RICHMOND, Va. -- As the United States enters its second Halloween in the era of COVID-19 health officials, including the nation's top infectious disease expert, said that families should be able to celebrate some of the more traditional activities, but still suggest some precautions.
"There's a little bit more freedom I've had to celebrate Halloween this year," said Richmond and Henrico Health District public information officer Cat Long. She added that among the differences from last year's holiday -- there is now a vaccine approved for those ages 12-and-up. "In the circumstance last year, we were concerned about children getting COVID-19 during holiday -- not only for themselves -- but then possibly passing it along to more vulnerable parents or grandparents."
Long recommends for whatever pre-Halloween festivities you may be planning to keep it to members within the same household. But, if you do mix households, to hold or attend events that are outdoors and not overly crowded.
"As far as trick or treating, we anticipate that lots of kids will be able to go trick-or-treating this year," added Long. "We ask that kids who are too young to be vaccinated wear a mask. And if you choose to give out candy this year, we ask that you wear a mask, particularly if you're unvaccinated."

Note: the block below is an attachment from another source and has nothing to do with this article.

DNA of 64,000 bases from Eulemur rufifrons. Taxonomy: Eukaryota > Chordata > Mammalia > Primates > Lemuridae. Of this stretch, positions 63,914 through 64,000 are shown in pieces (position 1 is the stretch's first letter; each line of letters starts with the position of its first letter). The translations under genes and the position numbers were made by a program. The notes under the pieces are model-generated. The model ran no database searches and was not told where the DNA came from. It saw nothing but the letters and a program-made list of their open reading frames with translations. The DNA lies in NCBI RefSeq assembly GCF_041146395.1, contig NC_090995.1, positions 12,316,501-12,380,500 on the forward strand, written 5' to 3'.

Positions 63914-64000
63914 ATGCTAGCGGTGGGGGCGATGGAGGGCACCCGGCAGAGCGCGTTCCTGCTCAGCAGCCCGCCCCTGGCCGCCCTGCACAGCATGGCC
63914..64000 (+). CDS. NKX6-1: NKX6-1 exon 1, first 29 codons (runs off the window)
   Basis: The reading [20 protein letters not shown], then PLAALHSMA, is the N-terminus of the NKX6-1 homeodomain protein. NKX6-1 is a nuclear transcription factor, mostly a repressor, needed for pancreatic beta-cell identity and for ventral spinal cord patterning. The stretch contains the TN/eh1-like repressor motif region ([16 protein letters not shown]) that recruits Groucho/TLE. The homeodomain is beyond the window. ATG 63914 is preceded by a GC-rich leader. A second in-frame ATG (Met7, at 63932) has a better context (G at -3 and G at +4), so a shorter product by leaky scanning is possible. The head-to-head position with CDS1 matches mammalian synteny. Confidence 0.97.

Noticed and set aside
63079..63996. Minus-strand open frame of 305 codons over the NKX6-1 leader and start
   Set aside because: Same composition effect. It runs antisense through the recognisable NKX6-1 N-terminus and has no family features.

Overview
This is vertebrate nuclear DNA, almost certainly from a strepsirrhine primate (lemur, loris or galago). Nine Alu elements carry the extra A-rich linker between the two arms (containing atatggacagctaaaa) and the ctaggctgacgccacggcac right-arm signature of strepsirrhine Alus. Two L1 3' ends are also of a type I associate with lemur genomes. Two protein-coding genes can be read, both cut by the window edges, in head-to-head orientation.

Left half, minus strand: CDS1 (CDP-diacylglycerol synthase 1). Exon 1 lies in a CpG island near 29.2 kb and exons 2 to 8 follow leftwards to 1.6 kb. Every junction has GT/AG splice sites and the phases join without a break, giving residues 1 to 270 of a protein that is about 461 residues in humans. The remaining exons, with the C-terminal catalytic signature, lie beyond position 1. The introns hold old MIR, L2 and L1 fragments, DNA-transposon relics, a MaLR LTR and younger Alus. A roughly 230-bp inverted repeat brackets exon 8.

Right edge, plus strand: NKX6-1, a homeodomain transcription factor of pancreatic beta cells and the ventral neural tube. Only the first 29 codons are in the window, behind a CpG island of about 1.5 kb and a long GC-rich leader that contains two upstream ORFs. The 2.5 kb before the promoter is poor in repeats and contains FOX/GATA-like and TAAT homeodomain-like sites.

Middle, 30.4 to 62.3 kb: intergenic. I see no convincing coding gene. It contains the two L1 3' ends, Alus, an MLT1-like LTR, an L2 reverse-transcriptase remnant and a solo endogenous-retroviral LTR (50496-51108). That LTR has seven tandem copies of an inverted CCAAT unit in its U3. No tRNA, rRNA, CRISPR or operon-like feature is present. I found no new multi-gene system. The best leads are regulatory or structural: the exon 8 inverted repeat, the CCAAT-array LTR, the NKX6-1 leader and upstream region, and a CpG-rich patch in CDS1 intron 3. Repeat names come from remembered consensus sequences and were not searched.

She added parents could also use prepared treat bags left out on a table to minimize contact and allow for social distancing. When the night's haul has been brought home, make sure to wash or sanitize your kid's hands before allowing them to eat the candy.
Long also noted that while most of those who are of the trick-or-treating age are not yet eligible for a COVID-19 vaccine, although preparations are underway for approval for the 5-11 crowd next month, they are eligible to get a flu shot.
"We encourage parents to get their flu shots…because if a child is experiencing respiratory symptoms, you might not know what it's from, you might have to go find testing, and your child might have to miss out on trick-or-treating if you don't know why they're feeling sick," said Long. "So, something you can do to prevent that circumstance is to get your children vaccinated against flu to make sure that they stay as healthy as possible."